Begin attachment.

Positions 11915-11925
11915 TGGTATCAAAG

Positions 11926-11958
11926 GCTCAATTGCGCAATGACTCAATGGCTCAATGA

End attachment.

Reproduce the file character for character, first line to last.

Positions 11915-11925
11915 TGGTATCAAAG

Positions 11926-11958
11926 GCTCAATTGCGCAATGACTCAATGGCTCAATGA